But Phillips' passing also bookends a profound civic loss that began a year and a half ago with the December 15, 2001, passing of Phillips' onetime recording colleague Rufus Thomas, the man who gave Sun Records its first hit with 1953's "Bear Cat."
In two recent documentaries -- an A&E biography on Phillips in 2000 and public television's Good Rockin' Tonight, which commemorated the 50th anniversary of Sun Records in 2001 -- Thomas is a bit of a thorn in Phillips' side, saying in Good Rockin' Tonight that "Sam Phillips wasn't the innovator of nothing" and telling A&E that, after the discovery of Elvis, Phillips discarded all of his black artists. "I don't even think that the walls were black," Thomas joked. And Phillips took exception to this notion in a 2000 interview with the Flyer's Jackson Baker, saying that "Rufus didn't know that my whole purpose, the main thing, was to get more play for black artists."
Despite the tension in their relationship, Thomas and Phillips were dual icons, inextricably linked: No other men were so crucial to Memphis' mid-century music boom, and together they embodied pretty much every facet of the city's musical culture -- black and white, native and outsider (Phillips arrived in Memphis from Florence, Alabama, in 1939), performer and behind-the-scenes actor.
Both men were rooted in the blues -- Thomas as a performer, Phillips through recording blues artists such as Howlin' Wolf and Junior Parker -- but found their true calling at the root of the city's two great post-war music explosions, Phillips by discovering the motherlode of "rockabilly" talent and Thomas as the paternal role model of the Stax-Volt soul years.
They also embodied the sense of Memphis music culture as a tight-knit, multigenerational affair as patriarchs of musical families: Thomases and Phillipses look to be impacting the landscape of local music well into the future.
In later life, they were remarkably similar figures -- flamboyant, larger-than-life men whose cartoonish surfaces could sometimes obscure serious, incisive remarks. But they were also crucially different in this respect. Thomas would play up his grandfatherly persona as adorable, playful curmudgeon. He inspired adulation, and, in his final years, whenever Thomas entered the room, everyone would leap up to clap. But when Sam Phillips entered a room, folks were more likely to brace themselves. If Thomas was a welcoming figure, Phillips was a towering, intimidating one, "a preacher and a prophet" as singer Marty Stuart called him. He inspired not adulation but awe. Sun associate Jack Clement rolling his eyes as Phillips waxes mystical about Elvis' hair in Good Rockin' Tonight is a priceless and telling moment, but Clement also said that when Phillips spoke, he was often profound.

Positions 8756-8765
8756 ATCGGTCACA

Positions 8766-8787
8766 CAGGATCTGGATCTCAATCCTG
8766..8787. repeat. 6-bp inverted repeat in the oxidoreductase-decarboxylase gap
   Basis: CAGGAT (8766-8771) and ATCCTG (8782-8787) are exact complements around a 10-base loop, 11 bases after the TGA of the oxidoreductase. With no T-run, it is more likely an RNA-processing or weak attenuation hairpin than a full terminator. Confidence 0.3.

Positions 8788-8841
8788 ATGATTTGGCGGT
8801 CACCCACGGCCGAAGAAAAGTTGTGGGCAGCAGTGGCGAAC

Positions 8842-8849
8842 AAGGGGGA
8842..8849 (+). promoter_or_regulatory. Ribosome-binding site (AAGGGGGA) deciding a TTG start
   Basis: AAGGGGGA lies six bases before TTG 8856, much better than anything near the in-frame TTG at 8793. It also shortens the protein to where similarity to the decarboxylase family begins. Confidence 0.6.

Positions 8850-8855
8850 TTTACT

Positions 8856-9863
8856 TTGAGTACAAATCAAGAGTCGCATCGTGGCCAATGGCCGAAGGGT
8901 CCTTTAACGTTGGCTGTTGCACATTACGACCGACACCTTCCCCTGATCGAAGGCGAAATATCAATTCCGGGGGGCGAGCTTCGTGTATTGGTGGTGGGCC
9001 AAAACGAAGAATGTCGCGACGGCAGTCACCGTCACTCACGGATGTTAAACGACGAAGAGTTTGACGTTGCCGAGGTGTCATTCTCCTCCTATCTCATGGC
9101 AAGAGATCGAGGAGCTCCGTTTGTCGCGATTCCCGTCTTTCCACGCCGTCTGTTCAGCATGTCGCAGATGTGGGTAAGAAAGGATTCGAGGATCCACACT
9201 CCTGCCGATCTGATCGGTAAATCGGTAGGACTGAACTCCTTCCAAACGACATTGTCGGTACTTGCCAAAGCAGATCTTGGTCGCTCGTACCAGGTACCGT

If Thomas was perhaps the more beloved figure locally, it was Phillips who was acknowledged worldwide as the genius whose contribution and, thus, loss will reverberate the loudest. But one thing is certain: This city will not see the likes of either again. For a while, giants walked among us, and, with the passing of Sam Phillips, those days are now gone. So, to echo what critic Lester Bangs wrote on the occasion of Elvis' death, we say not goodbye to Sam Phillips but to an entire era.